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The full case caption appears at the end of this opinion. Easterbrook, Circuit Judge. Rodney Scott lost hisjob as a social worker at Parkview MemorialHospital when the Hospital reorganized. Thenumber of nonsupervisory social workers droppedfrom nine to six; the survivors acquiredadditional responsibilities–principally dealingwith insurers and health maintenanceorganizations. The Hospital decided to make thetransition by requiring its existing staff toapply for positions as if all social work slotswere being abolished and new jobs created; thelosers at this game of musical chairs would belet go. Scott was not eligible for the newsupervisory positions, which required aregistered-nurse license, and thus was limited tothe six line jobs. The Hospital used a series ofinterviews to make its decision. Scott lost atthe second phase. A panel of interviewers scoredthe candidates’ answers and passed those whoachieved 39 or higher; with a score of 32, Scottwas filtered out. Five candidates made it to thethird round. Because only four of these passedthe third round, the Hospital ended up fillingtwo positions from outside; both of the new hireswere women. Scott filed this suit claiming to bea victim of sex and age discrimination. He loston summary judgment. Scott’s fundamental problem is that he has nodirect evidence that sex or age played a role inthe decisions. None of the stated criteria islinked to sex or age. None of the participants inthe process said that sex or age mattered.Although younger women seemed to do better in theprocess–three of the four people who flunked thesecond round of interviews are men, and all hadreached 40 (Scott himself was 46)–too few wereinvolved for the numbers to be significant. Theage differences also were slight; the candidateswho passed Round Two ranged from 32 to 46, whilethose who did not pass spanned 42 to 48. Thesemodest differences are not enough to imply thatthe Hospital was searching for a way to screenout people on the basis of preconceptions aboutage, especially when we add in the fact that oneof the persons hired from outside to make up thecomplement of six was 51 at the time. Fewconceive of people in their 40s as “old” inrelation to those in their mid to late 30s. Aninference of discrimination is appropriate onlywhen the employer favors “substantially” youngerpersons, a term we have defined operationally as”ten years or more.” See Miller v. Borden, Inc.,168 F.3d 308, 313 (7th Cir. 1999); Hartley v.Wisconsin Bell, Inc., 124 F.3d 887, 892-93 (7thCir. 1997). So the age-discrimination claim goesnowhere, and the sex-discrimination claim is onlyslightly stronger. Social work traditionally has been adisproportionately female profession. Thus it isnot surprising that most members (six of seven)of the interview panel that rated Scott and theother eight incumbents were women. He contendsthat their questions signaled favoritism towardwomen. One inquiry was: “Describe a situationwhere you went beyond your normalresponsibilities in order to meet a patient’sneeds.” Scott thinks that this indicates apreference for attitudes that he is surepredominate among women. Notes on anotherperson’s interview include “smiles warm,” anotation missing from Scott’s file; he is surethat this likewise shows how the panel favoredwomen. The interview process was subjective, sobiases could be both indulged and disguised,Scott insists. Let us suppose that women are more likely thanmen to display caring or generally warm-and-fuzzyattitudes– though this may be a stereotype aboutstereotypes, rather than an accurate descriptionof traits in the population. How would this implysex discrimination? Scott does not deny thatcaring about others’ welfare, and eagerness toassist strangers, are appropriate traits forsocial workers. They are appropriate even when,as at Parkview Hospital, social work is evolvingto include more emphasis on negotiations withthird-party payors. Questions about engagementwith clients’ needs are no less appropriate forsocial workers than questions aboutaggressiveness toward adversaries would be whenhiring trial lawyers. Subjective interviews couldbe smokescreens for bias, but in professions suchas social work (or law, medicine, architecture,and many others) they are also necessary; noformulary of approved answers can replace anuanced evaluation of candidates. Nor doesfederal law require private employers to behaveas if they were running bureaucracies, and toprefer paper-heavy evaluations over contextualassessments by knowledgeable reviewers, or toexalt an assessment of past conduct over aprediction of future performance. Unless theevidence demonstrates that an open-ended processwas used to evade statutory anti-discriminationrules, subjectivity cannot be condemned.Diettrich v. Northwest Airlines, Inc., No. 97-2831 (7th Cir. Feb. 16, 1999). Whatever potential for discrimination interviewscreate when hiring into a profession is unlikelyto continue after a person is in that profession.Suppose supervisory social workers routinelydisfavor aggressiveness and prefer warm smilesand going an extra mile. That might lead tounequal representation in the profession, iftraits such as empathy are distributed unequallyby sex. But it would not cause further disparateeffects when selecting from among social workers.Suppose more men than women have aggressive,competitive personas. That might explain why moremen than women choose to be professionalathletes, but it would not imply that maleprofessional athletes are more competitive thanfemale professional athletes, or that anevaluation of “competitiveness” would disfavorwomen seeking advancement (or longer careers) insports. Just so with social work. People enterthe field because they want to help others. Aselection process limited to social workerstherefore can ask about warmth or helpfulnesswithout predictably screening out men, just aslaw firms can screen their existing trial lawyersfor dogged combativeness without discriminatingagainst women. Discount the imprecations against subjectivescreening, and Scott has no significant evidencethat his sex played any role in the Hospital’sdecision. The ultimate decision may be good orbad, but the employment-discrimination laws donot allow judges to second-guess managers. Weinquire not whether the decision is right, or wasreached after the process judges would use werewe running the business, but whether thedefendants’ submission that sex (and otherforbidden characteristics) played no role ishonest. Evidence Scott has assembled could notsupport a conclusion that the Hospital’sdescription of the reasons for its selection isdishonest. The judgment therefore isaffirmed.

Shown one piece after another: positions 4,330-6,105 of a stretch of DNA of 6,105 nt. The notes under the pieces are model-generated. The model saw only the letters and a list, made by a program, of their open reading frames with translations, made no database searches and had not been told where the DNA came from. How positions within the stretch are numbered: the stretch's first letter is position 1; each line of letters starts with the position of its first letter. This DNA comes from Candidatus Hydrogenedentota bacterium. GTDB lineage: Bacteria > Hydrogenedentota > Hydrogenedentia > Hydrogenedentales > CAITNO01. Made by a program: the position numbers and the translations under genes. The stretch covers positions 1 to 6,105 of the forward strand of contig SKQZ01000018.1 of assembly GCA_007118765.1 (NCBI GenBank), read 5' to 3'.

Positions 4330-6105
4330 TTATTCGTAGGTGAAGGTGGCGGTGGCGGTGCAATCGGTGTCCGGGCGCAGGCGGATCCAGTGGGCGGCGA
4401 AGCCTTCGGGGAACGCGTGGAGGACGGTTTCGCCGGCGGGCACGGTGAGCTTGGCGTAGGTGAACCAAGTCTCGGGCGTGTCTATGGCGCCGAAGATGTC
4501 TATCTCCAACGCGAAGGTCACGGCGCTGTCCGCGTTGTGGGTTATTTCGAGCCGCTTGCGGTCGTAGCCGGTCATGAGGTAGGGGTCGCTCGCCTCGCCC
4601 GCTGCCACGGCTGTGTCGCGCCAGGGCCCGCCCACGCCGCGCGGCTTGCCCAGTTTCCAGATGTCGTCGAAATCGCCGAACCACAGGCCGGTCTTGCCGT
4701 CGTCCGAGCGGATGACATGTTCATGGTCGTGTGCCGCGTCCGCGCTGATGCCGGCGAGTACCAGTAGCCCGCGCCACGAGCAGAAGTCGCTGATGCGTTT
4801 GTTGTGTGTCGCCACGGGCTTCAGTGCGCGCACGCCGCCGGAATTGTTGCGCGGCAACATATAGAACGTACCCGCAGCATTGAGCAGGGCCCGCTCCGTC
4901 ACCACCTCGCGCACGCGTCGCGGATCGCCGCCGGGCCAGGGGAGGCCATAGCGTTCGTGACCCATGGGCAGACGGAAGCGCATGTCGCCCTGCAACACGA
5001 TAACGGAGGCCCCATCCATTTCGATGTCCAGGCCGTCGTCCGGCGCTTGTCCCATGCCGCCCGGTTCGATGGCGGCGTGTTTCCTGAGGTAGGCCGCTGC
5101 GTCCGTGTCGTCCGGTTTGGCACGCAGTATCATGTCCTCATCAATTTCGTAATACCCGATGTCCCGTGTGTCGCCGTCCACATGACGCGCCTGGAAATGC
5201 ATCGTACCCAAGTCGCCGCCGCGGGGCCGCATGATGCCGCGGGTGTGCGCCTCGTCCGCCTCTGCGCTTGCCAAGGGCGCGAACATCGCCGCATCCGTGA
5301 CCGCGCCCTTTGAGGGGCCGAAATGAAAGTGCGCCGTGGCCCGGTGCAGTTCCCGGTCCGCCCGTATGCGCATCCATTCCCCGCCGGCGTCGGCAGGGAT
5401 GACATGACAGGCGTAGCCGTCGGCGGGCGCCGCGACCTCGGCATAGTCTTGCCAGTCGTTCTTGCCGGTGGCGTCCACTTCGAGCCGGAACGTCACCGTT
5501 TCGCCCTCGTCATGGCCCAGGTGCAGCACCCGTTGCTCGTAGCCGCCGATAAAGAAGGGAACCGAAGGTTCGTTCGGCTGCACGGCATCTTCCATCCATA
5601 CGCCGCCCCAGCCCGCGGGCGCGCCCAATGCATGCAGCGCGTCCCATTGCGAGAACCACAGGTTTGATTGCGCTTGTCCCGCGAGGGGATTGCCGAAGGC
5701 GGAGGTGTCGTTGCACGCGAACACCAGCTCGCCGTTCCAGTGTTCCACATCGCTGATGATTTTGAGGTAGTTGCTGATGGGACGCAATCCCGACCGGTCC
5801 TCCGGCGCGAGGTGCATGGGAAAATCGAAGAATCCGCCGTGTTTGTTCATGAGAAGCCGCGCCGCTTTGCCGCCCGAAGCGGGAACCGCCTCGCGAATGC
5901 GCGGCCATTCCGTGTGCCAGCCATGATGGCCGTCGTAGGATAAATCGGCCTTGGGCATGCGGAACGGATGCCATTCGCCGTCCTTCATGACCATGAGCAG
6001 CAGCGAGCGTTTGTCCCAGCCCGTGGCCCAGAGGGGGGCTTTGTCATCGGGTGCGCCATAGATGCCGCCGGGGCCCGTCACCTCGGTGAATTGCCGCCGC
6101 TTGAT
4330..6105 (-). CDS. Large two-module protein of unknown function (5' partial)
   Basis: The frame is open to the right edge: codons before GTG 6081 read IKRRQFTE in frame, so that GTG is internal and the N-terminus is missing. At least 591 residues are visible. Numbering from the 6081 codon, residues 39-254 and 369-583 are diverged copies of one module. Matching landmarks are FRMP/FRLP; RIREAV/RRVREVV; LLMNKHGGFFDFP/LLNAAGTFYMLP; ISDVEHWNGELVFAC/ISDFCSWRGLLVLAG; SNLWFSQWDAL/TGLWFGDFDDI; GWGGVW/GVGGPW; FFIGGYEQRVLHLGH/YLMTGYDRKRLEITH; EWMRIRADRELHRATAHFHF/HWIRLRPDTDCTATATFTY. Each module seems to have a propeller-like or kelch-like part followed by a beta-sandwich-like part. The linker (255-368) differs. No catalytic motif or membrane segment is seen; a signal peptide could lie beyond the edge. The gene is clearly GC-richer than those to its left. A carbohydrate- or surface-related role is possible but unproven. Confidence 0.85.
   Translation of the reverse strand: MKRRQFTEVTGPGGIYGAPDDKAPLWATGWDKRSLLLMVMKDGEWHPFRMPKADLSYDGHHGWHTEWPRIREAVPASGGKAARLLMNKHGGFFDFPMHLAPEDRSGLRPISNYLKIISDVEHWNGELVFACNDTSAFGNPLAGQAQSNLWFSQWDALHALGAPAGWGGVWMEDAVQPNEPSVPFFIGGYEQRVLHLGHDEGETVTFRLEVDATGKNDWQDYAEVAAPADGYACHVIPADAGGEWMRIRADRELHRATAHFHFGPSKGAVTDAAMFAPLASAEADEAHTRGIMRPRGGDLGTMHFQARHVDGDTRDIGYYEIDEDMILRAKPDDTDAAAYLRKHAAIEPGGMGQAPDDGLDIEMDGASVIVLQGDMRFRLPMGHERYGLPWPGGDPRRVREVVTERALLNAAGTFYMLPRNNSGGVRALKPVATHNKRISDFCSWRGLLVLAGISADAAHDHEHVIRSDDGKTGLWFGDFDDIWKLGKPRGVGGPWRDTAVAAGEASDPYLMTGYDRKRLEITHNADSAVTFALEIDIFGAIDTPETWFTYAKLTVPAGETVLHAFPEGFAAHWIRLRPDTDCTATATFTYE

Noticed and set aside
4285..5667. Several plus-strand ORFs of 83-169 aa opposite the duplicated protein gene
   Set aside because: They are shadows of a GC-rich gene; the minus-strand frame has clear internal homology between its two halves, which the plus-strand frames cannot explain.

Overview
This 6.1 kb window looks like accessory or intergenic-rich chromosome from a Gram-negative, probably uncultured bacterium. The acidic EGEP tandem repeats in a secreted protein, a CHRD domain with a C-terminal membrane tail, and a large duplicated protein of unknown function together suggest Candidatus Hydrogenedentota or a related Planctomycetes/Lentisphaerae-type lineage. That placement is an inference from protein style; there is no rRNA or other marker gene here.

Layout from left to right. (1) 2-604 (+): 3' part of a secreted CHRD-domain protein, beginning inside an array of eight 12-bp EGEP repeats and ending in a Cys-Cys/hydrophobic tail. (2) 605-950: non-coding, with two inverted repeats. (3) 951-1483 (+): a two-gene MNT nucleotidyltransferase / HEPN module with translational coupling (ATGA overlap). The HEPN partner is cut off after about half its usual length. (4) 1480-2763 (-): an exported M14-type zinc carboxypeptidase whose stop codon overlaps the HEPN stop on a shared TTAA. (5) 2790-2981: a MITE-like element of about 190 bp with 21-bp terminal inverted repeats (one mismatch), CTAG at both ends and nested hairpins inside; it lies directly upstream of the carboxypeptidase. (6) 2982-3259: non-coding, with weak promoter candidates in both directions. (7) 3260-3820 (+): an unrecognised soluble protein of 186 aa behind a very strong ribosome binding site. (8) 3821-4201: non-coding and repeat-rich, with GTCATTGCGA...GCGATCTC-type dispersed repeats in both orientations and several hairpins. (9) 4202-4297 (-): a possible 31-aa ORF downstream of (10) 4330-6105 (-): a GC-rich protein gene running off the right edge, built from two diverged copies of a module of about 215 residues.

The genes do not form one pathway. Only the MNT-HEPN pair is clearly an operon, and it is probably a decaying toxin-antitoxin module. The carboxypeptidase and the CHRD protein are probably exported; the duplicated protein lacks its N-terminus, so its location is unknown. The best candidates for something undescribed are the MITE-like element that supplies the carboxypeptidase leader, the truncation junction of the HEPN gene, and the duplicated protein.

Rodney D. Scott, v. Parkview Memorial Hospital, No. 98-3681 United States Court of Appeals for the Seventh Circuit Appeal from the United States District Courtfor the Northern District of Indiana, Fort Wayne Division. No. 1:97cv0355–William C. Lee, Chief Judge. Argued April 5, 1999–Decided April 23, 1999 Before Posner, Chief Judge, and Easterbrook andEvans, Circuit Judges.